Most of the action in William Faulkner's Light In August takes place about seventy-five years after the end of slavery. Only two characters in the book are slaves or former slaves, and those are only seen in flashbacks. However, the cultural legacy of slavery on the characters in the novel is very clear, as evidenced by Joe Christmas and Joanna Burden.
Joe Christmas's primary dilemma centers on his mixed racial identity. During the time of slavery, racial mixing-"miscegenation"-was the white South's worst fear, and their social and legal regulations show how deeply rooted this fear was in Southern society. In the Southern states, laws were created that showed the sexual double standard. These laws highly discouraged any sexual contact between white women and black men, and they discouraged any attempts for white men to legitimize their relationships with black women or the children borne from their relationships with black women. According to Catherine Clinton, the biracial offspring of these "relationships" (for they were often forced) between white male slave owners and black slave women "were recognized as the flesh of their white parents, but denied the privilege of their blood." These children remained slaves and had no legal protection. Sometimes they were freed in their father's will, but this was often prevented.
Southern whites were maddened by the possibility that someone with any black blood would be able to "pass" as white. As a result, they became obsessed with proving pedigree and doing their best to prevent anyone without pure white descent from participating successfully in society. Even long after the end of slavery, as Light In August claims, passing was considered a dangerous sin. So too was any kind of sexual contact between a white woman and a non-white male, black or biracial. Clinton says that "pollution of the symbol of cultural purity-a white woman's body-threatened white supremacy," and thus for a white woman to have sexual contact with a black male was tantamount to threatening the entire cultural structure of the white South.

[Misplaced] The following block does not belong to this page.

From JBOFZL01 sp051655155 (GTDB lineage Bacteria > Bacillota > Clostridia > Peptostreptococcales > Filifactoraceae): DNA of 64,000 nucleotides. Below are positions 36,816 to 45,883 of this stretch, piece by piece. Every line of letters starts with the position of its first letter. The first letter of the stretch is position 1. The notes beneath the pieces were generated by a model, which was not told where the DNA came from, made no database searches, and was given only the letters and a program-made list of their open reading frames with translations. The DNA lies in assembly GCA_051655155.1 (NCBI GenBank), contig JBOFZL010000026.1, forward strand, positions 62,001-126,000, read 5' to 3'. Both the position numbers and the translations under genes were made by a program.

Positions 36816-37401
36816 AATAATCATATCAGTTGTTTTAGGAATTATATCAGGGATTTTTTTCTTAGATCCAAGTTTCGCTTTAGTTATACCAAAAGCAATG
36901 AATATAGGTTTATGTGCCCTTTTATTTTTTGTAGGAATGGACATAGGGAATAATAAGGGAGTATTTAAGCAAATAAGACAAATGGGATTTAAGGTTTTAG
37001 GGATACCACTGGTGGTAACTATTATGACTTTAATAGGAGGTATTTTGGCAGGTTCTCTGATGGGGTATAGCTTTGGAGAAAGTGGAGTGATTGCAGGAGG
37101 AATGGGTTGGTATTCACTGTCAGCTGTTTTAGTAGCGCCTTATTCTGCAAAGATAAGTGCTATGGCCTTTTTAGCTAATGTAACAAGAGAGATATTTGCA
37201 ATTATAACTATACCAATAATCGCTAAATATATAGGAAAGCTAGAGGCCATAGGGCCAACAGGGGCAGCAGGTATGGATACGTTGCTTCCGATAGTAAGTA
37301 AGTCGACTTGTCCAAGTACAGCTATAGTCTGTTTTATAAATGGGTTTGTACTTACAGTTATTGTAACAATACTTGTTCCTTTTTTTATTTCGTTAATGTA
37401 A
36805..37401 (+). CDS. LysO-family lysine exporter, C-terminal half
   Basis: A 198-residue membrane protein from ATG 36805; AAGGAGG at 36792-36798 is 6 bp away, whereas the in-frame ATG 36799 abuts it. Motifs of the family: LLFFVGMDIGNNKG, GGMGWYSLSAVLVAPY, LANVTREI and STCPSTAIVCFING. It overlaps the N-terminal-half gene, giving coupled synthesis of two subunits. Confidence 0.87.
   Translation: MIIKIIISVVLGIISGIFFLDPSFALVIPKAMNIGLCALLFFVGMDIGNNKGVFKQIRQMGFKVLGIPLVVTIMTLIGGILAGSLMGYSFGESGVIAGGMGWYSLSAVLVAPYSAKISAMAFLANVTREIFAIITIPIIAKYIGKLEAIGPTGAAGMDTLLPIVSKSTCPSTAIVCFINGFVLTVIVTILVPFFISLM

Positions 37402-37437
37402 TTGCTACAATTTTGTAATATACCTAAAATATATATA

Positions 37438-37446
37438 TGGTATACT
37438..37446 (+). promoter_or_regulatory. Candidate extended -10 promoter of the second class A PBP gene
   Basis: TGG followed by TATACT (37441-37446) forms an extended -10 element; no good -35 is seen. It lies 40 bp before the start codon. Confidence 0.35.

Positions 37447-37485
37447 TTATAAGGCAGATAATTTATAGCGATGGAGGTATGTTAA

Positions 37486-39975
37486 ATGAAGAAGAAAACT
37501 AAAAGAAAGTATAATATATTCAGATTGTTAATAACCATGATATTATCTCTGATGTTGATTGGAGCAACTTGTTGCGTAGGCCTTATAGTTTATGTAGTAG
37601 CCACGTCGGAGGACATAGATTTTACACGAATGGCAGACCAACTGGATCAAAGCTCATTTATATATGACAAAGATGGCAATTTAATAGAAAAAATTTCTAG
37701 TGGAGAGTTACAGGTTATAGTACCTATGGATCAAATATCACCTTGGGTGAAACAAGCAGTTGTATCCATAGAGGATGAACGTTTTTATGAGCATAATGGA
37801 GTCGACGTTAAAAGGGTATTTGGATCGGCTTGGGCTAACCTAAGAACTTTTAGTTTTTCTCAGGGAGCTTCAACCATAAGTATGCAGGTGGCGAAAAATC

The question of whether the sexual contact was voluntary or not became vital, although often the white woman's reputation would be irreparably harmed either way. The real significance came in the punishment meted out to the black male: if rape was proven, or decided upon, then the male faced either execution or castration. Although the Southern society in Light In August does not sentence Joe Christmas for sleeping with Joanna Burden, Percy Grimm perpetuates the horrors of the old South by castrating Christmas not as punishment for the murder, but as punishment for his relationship with Joanna.